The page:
The Benefits of Online Communities

Creating a branded online community can have significant benefits for your brand.

For instance, a well-run community can improve customer engagement, by giving your customers a place to gather and get excited about your brand and products. Many companies have built popular online communities, making smart decisions that have helped them build strong, highly visible brands. In 2017, some of the best included Sephora and the Lego brand.

Online Communities can turn Customers into Brand Ambassadors

When customers really love a product or a brand, they love talking about it. Creating a community helps your customers do just that. They get a place where they can talk to one another about the brand and its products, and when customers have a place to freely share recommendations and give product advice, it typically translates into more product sold.

The beauty brand Sephora does this to great effect with its online community, Beauty Talk. The company learned soon after launching its community site that active participants spent more than twice as much on Sephora products than the average customer, and quickly became invested in developing a strong online community base.

 

 

The Sephora community now consists of a massive forum that allows users to ask and answer questions, share ideas on makeup, beauty, and body care, and talk about Sephora products. Adjacent to the forum is a gallery where community members can upload pictures of themselves wearing Sephora products. For Sephora the gallery, previously known as the Beauty Board, was a particularly inspired move. When users upload pictures they tag the products they’re wearing—and those products then feature alongside the picture, with links to purchase pages on the Sephora sales site.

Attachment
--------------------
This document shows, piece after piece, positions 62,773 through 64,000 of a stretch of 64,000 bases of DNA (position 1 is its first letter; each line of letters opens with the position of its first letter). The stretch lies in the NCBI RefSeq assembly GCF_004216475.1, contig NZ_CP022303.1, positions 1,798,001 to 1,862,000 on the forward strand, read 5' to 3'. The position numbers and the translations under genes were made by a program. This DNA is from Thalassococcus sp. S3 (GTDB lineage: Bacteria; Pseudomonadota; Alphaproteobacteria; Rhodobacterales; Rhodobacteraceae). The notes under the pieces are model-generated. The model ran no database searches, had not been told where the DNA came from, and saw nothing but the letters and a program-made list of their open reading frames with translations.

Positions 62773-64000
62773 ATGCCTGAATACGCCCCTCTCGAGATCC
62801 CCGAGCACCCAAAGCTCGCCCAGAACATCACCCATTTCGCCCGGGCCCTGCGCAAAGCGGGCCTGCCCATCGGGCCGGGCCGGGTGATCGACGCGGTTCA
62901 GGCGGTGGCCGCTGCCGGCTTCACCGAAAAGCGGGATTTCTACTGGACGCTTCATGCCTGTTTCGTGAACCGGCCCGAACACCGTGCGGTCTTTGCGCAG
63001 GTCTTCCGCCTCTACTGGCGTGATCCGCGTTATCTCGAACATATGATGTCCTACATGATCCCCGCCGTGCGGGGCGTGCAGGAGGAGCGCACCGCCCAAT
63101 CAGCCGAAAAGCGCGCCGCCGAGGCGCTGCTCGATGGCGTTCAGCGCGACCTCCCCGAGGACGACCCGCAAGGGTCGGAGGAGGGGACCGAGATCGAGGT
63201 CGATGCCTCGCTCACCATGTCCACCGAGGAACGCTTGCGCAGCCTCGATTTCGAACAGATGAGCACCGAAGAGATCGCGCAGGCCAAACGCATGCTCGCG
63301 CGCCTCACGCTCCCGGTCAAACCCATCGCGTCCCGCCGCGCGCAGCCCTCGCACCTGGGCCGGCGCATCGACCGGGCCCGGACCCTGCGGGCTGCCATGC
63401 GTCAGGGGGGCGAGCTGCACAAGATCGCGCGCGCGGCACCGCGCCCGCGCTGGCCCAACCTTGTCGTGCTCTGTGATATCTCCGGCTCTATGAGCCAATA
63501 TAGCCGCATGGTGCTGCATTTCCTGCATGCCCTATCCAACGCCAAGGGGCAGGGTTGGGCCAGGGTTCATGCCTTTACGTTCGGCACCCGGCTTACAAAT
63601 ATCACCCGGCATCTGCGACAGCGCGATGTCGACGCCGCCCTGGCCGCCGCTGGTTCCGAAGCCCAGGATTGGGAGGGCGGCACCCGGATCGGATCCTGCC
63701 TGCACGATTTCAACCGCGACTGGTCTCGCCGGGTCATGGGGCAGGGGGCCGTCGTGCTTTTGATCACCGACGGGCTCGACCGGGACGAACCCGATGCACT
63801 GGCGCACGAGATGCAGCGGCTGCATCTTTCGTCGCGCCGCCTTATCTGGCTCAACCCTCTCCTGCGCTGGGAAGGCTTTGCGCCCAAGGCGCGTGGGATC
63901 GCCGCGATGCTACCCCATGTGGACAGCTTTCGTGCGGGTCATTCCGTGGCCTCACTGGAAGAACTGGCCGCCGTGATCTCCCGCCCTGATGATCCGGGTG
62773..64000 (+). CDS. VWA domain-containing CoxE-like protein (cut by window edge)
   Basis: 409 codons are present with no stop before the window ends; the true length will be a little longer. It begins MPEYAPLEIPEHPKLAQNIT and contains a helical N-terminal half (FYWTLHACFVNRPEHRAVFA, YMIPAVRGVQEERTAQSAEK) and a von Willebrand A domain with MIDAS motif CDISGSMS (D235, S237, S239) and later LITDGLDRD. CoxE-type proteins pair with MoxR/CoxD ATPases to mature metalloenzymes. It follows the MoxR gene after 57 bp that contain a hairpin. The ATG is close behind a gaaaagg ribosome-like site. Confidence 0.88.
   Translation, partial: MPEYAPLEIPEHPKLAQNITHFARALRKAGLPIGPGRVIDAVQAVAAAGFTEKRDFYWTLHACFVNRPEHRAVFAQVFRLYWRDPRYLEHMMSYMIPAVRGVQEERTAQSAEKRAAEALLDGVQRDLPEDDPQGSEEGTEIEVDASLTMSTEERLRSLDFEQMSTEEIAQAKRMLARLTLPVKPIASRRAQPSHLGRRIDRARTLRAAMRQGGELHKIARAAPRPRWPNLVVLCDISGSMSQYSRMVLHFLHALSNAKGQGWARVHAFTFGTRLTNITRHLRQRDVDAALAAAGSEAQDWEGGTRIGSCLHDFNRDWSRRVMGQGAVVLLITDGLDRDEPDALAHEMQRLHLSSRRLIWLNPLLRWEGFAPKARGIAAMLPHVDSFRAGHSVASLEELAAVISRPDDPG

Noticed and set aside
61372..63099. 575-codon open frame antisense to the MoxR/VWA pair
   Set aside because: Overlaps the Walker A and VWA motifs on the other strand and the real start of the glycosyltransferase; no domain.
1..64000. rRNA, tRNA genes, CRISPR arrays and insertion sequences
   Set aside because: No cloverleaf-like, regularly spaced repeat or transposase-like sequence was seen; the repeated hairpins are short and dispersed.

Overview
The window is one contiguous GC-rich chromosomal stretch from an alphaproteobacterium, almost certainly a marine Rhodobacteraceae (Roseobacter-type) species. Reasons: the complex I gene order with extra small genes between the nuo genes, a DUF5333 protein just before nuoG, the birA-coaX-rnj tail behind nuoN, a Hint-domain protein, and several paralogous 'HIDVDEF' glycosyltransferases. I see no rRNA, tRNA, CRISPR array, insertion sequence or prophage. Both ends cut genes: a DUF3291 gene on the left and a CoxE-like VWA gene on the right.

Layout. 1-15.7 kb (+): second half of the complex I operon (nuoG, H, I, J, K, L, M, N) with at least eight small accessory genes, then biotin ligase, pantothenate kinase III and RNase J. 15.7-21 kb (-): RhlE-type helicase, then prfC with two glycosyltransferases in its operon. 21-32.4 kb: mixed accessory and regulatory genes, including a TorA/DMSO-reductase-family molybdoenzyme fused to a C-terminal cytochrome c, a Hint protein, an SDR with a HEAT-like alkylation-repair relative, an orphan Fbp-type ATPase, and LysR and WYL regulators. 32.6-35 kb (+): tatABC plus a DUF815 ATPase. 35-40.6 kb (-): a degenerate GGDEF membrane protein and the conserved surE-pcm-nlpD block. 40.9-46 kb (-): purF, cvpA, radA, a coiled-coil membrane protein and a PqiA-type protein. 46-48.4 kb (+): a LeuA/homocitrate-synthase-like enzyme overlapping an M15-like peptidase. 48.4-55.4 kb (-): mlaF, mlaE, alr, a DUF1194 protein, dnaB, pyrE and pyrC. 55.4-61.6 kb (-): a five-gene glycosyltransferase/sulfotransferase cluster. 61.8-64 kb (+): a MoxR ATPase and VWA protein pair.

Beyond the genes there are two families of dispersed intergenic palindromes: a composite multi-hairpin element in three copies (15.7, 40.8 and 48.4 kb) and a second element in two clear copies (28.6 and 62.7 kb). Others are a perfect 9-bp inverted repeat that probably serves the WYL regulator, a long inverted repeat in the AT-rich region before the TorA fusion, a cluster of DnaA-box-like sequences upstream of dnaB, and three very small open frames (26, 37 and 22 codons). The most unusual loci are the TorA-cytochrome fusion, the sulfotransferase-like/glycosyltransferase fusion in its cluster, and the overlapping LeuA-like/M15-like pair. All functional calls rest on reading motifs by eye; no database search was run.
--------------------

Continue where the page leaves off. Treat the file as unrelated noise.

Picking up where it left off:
In 2017, Sephora created the Beauty Insider Community, which is now one of the world’s biggest online beauty forums. This move involved reworking and combining several of its original online features to create one massive community site, which includes groups, a “secret” forum, and the user-submitted photo gallery. Another new feature allows users to get product advice from other community members in real time, to help them make purchasing decisions. This is a smart move on Sephora’s part, as it hinges on social proof and customer testimonials, which are hugely powerful purchase incentives.

 

 

Online Communities can improve Customer Engagement and Retention

Giving your customers a place online to talk about your products helps turn them into brand ambassadors, but that’s not all. It encourages people to get engaged with your brand, and it also helps improve customer retention too. One reason for this is that an online community provides another avenue for customers to get assistance from support staff.

Having an online hangout also helps to build excitement and interest simply because it gives people a place to talk about something they love. Being able to talk with like-minded people builds interest and helps people stay invested in your products.